22. The system of claim 11, wherein the control circuitry for retrieving the first profile is further configured to:
determine when the detected position of the remote control is within a user area; and
based on the determining, retrieve the first profile associated with the user area.
23. The method of claim 1, further comprising:
receiving, at the user equipment device during a second time interval, a third input from the remote control device operated by the first user positioned in the viewing area, wherein the second time interval is different from the first time interval;
in response to receiving the third input:
transmitting a third instruction to activate the image capturing device; and
receiving, from the image capturing device, a third image of the viewing area;
detecting in the received third image that the remote control device is positioned at the position;
retrieving, from the storage device, a second profile associated with the portion of the viewing area that includes the detected position of the remote control device, wherein the second profile is different from the first profile;
determining a third media content of interest based on the retrieved second profile; and
generating a display recommending the third media content to the first user.
24. The system of claim 11, wherein the control circuitry is further configured to:
receive, during a second time interval, a third input from the remote control device operated by the first user positioned in the viewing area, wherein the second time interval is different from the first time interval;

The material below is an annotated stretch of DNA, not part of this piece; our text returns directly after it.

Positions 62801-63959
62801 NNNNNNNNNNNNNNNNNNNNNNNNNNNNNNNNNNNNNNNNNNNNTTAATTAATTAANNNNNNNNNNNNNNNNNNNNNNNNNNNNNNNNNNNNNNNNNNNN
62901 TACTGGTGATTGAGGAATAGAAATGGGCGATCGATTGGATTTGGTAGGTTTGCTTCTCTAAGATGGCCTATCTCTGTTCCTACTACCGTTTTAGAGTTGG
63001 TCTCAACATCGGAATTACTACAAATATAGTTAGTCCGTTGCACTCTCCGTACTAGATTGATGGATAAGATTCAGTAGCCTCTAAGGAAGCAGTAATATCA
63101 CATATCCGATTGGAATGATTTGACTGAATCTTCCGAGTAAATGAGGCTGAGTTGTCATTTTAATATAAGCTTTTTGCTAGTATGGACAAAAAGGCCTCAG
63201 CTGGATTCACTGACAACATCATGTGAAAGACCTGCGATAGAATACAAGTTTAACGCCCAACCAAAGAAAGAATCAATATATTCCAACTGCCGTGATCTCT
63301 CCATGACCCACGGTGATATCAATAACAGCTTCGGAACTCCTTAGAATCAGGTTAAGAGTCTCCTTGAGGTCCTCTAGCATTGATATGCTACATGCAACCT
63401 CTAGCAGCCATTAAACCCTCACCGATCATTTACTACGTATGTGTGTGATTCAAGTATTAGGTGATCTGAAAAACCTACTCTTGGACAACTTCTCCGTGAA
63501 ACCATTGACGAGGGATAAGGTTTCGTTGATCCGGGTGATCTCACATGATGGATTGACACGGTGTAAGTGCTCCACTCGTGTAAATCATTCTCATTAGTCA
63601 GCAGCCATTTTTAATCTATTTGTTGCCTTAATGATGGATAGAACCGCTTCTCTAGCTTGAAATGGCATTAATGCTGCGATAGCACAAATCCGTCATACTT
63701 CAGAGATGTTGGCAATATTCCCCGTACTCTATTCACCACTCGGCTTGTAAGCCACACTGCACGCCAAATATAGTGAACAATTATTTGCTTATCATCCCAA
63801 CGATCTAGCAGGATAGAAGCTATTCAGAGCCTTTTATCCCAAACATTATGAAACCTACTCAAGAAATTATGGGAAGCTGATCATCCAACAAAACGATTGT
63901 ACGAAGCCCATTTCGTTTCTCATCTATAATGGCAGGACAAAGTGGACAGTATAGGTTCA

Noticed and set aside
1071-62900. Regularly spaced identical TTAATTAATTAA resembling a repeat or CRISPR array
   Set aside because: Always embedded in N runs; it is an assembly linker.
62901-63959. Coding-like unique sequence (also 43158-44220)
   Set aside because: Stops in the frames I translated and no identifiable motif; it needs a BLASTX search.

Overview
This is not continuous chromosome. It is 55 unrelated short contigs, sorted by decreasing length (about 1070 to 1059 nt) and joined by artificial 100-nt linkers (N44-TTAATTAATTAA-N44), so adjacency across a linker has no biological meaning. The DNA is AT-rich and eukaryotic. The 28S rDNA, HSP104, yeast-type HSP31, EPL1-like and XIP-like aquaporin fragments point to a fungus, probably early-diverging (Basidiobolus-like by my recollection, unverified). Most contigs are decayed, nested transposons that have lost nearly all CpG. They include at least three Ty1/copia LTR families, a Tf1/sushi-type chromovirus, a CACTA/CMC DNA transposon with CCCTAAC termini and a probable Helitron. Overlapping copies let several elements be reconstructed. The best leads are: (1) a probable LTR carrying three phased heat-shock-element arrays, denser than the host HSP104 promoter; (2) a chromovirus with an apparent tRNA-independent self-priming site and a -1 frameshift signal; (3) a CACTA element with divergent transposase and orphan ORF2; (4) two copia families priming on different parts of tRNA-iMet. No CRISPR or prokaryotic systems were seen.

in response to receiving the third input:
transmit a third instruction to activate the image capturing device; and
receive, from the image capturing device, a third image of the viewing area;
detect in the received third image that the remote control device is positioned at the position;
retrieve, from the storage device, a second profile associated with the portion of the viewing area that includes the detected position of the remote control device, wherein the second profile is different from the first profile;
determine a third media content of interest based on the retrieved second profile; and
generate a display recommending the third media content to the first user.
Description
BACKGROUND

In conventional systems, a user has to login or otherwise select an account identity on their user equipment device in order to receive personalized content. For example, the user may login to their set-top box in order to receive recommended content for viewing including one or more of television broadcasts, streaming internet media, and on-demand programs.

The recommended content may be selected based on the user's profile associated with his or her login or account identity. For example, the user's profile may include viewing history and related viewing preferences for the user. However, if the user is not logged in, he or she may not receive the appropriate content recommendations. Additionally, if the user is not logged in, the user's viewing history or related viewing preferences may not be recorded in his or her user profile for future content recommendations.